Researchers at The Hospital for Special Surgery in New York City are testing another treatment for osteoarthritis of the joint at the base of the thumb, using an injection of hyaluronan (Synvisc-OneŽ, or hylan G-F 20). Hyaluronan is a laboratory-made form of a protein produced by the body and found in the joints. The drug is currently used to reduce pain and improve function in people with osteoarthritis of the knee.
Participants in the study will be randomly assigned to one of three treatments: (1) two injections of hyaluronan, (2) one injection of a steroid and one injection of a local anesthetic, or (3) two injections of a local anesthetic.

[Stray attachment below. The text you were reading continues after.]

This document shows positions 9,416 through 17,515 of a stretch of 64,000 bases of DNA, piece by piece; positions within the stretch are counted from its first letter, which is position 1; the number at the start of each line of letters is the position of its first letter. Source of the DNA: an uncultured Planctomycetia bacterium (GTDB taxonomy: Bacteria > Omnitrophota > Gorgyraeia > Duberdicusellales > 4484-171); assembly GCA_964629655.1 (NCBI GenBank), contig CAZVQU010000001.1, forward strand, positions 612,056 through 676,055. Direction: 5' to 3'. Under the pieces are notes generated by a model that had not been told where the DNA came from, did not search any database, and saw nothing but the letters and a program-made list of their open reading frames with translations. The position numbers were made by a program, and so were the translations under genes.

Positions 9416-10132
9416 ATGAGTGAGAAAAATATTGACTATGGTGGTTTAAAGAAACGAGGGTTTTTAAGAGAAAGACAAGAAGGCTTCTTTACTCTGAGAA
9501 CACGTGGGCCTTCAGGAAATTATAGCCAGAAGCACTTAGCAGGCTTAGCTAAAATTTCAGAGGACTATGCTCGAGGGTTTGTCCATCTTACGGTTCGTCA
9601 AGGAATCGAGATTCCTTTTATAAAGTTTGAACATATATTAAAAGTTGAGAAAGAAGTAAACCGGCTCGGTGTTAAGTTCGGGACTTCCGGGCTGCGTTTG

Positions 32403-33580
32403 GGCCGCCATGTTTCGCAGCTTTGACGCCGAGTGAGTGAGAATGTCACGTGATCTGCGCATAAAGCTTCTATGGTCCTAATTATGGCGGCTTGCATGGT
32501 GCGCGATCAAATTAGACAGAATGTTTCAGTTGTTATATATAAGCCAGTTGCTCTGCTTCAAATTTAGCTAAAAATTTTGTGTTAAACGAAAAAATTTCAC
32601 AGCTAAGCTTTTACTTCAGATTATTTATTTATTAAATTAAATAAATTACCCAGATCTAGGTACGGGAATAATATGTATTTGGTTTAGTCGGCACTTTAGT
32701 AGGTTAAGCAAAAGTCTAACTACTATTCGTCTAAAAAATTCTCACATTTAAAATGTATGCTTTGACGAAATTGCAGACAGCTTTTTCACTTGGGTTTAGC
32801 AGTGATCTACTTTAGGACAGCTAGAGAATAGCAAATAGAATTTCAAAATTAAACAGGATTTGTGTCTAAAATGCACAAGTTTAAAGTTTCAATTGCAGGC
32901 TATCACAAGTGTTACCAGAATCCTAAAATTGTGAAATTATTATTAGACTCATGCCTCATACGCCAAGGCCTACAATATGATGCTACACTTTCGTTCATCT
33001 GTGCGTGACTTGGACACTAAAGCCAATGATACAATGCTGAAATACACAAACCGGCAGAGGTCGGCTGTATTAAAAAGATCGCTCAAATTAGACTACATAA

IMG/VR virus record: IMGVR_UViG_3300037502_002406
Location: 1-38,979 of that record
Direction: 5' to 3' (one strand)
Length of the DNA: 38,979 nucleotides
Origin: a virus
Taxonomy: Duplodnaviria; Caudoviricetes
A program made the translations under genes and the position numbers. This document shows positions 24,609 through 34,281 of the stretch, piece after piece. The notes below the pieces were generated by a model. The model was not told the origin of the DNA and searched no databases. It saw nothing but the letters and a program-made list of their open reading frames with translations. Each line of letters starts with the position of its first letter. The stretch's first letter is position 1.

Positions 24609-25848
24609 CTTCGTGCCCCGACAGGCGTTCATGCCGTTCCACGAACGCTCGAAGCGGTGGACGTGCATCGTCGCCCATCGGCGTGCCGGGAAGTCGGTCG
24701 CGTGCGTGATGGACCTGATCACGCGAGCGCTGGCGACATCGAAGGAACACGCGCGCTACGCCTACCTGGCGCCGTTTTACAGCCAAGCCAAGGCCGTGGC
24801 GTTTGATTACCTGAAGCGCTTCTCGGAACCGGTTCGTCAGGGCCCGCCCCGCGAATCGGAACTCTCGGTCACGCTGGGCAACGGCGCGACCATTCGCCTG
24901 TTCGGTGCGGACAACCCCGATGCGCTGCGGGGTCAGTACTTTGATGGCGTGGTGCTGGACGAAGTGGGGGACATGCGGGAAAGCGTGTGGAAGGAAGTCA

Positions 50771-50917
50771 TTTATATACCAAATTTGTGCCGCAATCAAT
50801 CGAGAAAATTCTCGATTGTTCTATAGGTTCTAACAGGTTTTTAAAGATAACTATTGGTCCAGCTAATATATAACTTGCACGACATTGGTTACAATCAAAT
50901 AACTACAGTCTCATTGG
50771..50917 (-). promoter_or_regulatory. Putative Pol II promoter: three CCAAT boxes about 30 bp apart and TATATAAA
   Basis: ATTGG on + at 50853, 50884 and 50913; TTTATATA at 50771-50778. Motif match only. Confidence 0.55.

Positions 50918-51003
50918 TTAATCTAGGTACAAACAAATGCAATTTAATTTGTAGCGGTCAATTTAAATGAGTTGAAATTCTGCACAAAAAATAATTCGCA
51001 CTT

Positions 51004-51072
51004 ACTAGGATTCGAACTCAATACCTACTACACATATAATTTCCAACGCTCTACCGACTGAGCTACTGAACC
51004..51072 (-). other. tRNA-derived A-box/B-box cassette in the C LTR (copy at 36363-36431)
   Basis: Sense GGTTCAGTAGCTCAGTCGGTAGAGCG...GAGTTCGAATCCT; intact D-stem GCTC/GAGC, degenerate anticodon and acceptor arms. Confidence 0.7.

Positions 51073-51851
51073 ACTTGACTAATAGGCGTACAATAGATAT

In each group, the second injection is given one week after the first. At the end of the study, all the participants will have the option to receive an injection of hyaluronan.
A previous study done outside the U.S. showed patients who received hyaluronan injections had significant improvements in function, pain and pinch strength at 24 weeks compared to those who received saline injections. Now researchers here in the U.S. want to find out how injections of hyaluronan compare to other steroids and local anesthetics.
Investigators are still looking for participants. The study is only taking place at The Hospital for Special Surgery in New York.
For information, go here.